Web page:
crammed with giant placard menus. Save visits until sunset (or
sunrise if you’re brave), when the dwindling light on the drive
downwards paints the landscape in woozy impressionist’s tones. Park
on Lungomare promenade, find an Aperol spritz and watch the sun
disappear behind the shadowy peaks on the horizon.

Palma di Montechiaro and Porto Palo

From the Madonie Mountains, it’s a straight path south through
the heartlands to reach Palma di Montechiaro. During summer, it’s a
stretch so parched it seems to have sucked yellow from the sun,
colouring the fields in mustard, sand and bone. Sparsely populated,
the route snakes along raised roads through canyons, past long
abandoned stone huts – or, more dramatically, plumes of fire on the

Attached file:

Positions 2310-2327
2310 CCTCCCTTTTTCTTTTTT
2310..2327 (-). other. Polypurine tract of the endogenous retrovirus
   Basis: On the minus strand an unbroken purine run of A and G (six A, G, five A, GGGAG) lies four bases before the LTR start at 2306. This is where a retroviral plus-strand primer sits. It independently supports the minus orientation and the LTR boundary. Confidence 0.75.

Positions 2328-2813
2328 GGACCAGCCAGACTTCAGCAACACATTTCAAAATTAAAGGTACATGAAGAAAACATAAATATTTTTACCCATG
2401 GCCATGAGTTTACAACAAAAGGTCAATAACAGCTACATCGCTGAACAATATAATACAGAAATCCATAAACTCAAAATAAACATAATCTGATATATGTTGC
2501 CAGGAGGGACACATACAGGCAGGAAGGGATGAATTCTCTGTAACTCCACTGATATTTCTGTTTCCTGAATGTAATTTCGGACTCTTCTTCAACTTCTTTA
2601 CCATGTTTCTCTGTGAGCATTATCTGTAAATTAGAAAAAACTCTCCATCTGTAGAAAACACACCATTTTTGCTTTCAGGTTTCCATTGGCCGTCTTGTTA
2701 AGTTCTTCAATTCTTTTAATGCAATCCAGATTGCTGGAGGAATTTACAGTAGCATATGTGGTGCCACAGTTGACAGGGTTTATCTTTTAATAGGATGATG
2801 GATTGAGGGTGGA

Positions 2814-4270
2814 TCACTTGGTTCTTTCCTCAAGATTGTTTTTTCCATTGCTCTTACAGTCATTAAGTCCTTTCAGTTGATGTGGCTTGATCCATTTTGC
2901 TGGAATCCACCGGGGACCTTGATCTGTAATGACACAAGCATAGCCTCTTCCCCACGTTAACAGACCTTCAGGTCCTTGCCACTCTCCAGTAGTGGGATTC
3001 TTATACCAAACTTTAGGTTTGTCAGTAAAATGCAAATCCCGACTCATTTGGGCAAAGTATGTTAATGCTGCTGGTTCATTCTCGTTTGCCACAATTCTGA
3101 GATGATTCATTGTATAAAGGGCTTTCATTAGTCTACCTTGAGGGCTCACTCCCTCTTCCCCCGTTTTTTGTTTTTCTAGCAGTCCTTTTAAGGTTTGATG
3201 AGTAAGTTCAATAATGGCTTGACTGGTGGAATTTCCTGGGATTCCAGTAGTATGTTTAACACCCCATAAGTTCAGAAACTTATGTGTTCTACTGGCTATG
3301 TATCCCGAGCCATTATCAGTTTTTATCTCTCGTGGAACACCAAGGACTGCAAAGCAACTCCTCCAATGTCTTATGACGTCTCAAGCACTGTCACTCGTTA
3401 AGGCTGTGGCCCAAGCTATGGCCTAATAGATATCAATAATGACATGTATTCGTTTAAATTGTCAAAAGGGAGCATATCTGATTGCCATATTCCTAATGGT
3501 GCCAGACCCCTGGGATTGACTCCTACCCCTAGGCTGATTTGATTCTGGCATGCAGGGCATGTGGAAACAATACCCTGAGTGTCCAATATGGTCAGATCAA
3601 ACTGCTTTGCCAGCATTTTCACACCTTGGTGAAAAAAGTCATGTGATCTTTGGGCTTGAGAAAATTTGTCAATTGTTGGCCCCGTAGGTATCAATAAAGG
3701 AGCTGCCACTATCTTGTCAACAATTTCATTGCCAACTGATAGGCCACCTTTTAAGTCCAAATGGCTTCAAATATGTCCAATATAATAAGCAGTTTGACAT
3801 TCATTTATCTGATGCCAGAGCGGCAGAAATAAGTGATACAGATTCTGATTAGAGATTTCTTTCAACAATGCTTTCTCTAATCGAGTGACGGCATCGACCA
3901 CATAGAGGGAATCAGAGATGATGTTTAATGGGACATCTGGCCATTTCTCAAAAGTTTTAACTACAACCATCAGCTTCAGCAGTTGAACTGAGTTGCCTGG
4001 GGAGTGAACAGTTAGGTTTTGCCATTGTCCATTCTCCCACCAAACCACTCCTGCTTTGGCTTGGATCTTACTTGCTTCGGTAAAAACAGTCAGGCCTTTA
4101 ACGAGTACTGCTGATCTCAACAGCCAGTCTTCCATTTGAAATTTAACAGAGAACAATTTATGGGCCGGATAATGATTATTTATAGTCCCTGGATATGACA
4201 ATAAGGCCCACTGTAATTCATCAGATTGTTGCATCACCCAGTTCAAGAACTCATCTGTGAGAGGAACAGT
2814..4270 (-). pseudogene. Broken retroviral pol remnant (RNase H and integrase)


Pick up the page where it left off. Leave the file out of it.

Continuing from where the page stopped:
hillside – before the sea opens out again in the distance.

Down a dirt track outside of Palma di Montechiaro, we reach our
destination, the
Azienda Agricola Mandranova
, a family-run hotel set in a
working farm. For the past 25 years, owners Sylvia and Giuseppe
have dedicated themselves to making their award-winning,
extra-virgin olive oil and harvesting almonds in between. Today,
the plot’s historic buildings, the farmhouse, old railway and
winery have been converted into accommodation. Though it could be
used as your base to explore the west, it is much more tempting to
stay and wander – amid the palms, bougainvillea and hibiscus and up
through the olive grove lies a stone-laid pool that overlooks the

Stay for dinner which is served outside the farmhouse on a
throng of tables. The owners’ son, Giuseppe Jr, creates an
inventive, nightly four-course menu based on local ingredients – a